* Reviews of local businesses present a clear, understandable opportunity for advertising, and local advertising is a nut that no one online has yet cracked the way the Yellow Pages did in phone books. Yelp’s reviews provide a prime place for this advertising to appear. Local advertising rose 89% in the quarter. Meantime, fairly or not, both investors and advertisers still aren’t sure about Facebook’s and Zynga’s business models.

* Yelp has network effects in its favor, since the more reviews it gets (up 54% from a year ago, to 30 million), the more businesses are likely to create Yelp pages and advertise, in a self-reinforcing cycle. Active local business accounts rose 113% from a year ago, to 32,000. …

Read the complete post at The New Persuaders.

Google + Yelp: The Annotated World Is Coming

When Google says it wants to organize all the world’s information, people often assume the “world” really refers mostly to the Web, and maybe books. But if the search giant can be criticized at times for wild ambition, it means what it says about the “world” part.

With the possible acquisition of local business review site Yelp, being reported by TechCrunch and the New York Times today, Google would take another of many recent steps toward making real-world locations essentially searchable. The notion of an annotated world, one in which location technologies, the Web, mobile devices, and ubiquitous sensors create and reveal information about real places, is one I heard years ago from Esther Dyson. Jeff Jarvis brings up the potential that Google could make such an augmented reality, as it’s now called, an actual reality on a wider scale:

Thus Google becomes a doorway to the annotated world. Everyplace has information swirling around it; Google organizes it and motivates and enables us to create more information for it to organize.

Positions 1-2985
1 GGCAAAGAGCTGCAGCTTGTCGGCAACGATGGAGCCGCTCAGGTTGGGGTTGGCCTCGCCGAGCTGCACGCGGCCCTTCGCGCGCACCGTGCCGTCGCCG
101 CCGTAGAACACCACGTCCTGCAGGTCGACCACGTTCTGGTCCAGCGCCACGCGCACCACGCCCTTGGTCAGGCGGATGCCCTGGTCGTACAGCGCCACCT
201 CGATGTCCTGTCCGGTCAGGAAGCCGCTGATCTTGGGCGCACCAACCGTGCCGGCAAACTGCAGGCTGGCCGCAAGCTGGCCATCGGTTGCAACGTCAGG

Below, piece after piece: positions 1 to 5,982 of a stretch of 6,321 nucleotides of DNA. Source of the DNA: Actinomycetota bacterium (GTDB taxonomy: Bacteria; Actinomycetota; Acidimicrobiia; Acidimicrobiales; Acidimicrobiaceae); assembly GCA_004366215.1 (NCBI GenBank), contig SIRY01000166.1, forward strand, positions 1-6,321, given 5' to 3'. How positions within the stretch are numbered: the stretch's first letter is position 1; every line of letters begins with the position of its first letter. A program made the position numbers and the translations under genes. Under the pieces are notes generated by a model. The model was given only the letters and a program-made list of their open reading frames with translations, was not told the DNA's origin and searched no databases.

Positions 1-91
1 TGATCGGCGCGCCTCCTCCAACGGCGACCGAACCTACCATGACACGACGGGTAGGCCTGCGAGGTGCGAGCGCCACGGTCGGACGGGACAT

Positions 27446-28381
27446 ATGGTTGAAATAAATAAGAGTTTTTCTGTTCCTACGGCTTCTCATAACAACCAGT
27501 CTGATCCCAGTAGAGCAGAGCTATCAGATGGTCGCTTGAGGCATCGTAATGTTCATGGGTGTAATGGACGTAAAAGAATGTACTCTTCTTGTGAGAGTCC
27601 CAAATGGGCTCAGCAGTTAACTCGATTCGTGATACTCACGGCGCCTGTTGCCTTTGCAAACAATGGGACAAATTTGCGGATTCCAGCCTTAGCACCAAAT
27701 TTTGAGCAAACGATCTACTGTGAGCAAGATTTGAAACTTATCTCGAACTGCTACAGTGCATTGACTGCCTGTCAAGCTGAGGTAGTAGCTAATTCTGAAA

And, not least, Google could offer local ads against all that information, which often isn’t on the Web because local businesses often don’t have a Web site. In other words, Yellow Pages 2.0 (but with blue, red, and green too).

Now, whether Google will indeed be the central organizing force here is far from certain. As Om Malik and others point out, Google + Yelp could get shoved aside by Twitter + Foursquare (the location-based social network). If such a mashup works, the immediate feedback on local businesses could be powerful for people and for advertisers.

That won’t happen right away, if ever. But if there’s even a small possibility of such hybrids or alternatives emerging, I have to wonder whether the reported $500 million price tag for Yelp might be a bit much even for Google. Not to mention, Google should be leery of allegations of pay-to-play reviews and intimidation on Yelp, even if Yelp has denied them, because a backlash against Google’s power is already well underway.

But if Google has struggled at anything, it’s at building viable communities, and Yelp is certainly one. With $22 billion in cash and a demonstrated willingness to spend a lot to buy community-oriented sites (like YouTube for $1.65 billion), Google will surprise no one if it closes the deal anyway.

UPDATE: Now it appears the deal is off, according to TechCrunch. It’s not clear what happened. Did Yelp decide it could do better than a $550 million reported deal, or go public instead? Or did Google decide that price was too high, coupled with the uncertainties? Google at times has shown surprising restraint in assessing acquisitions, seeming to pass when the price goes too high. But I wonder if another factor is that it has been wary (YouTube aside) of moving too far into hosting its own content, which is what it would be doing with Yelp. Whether that proves to be admirable or short-sighted isn’t yet clear.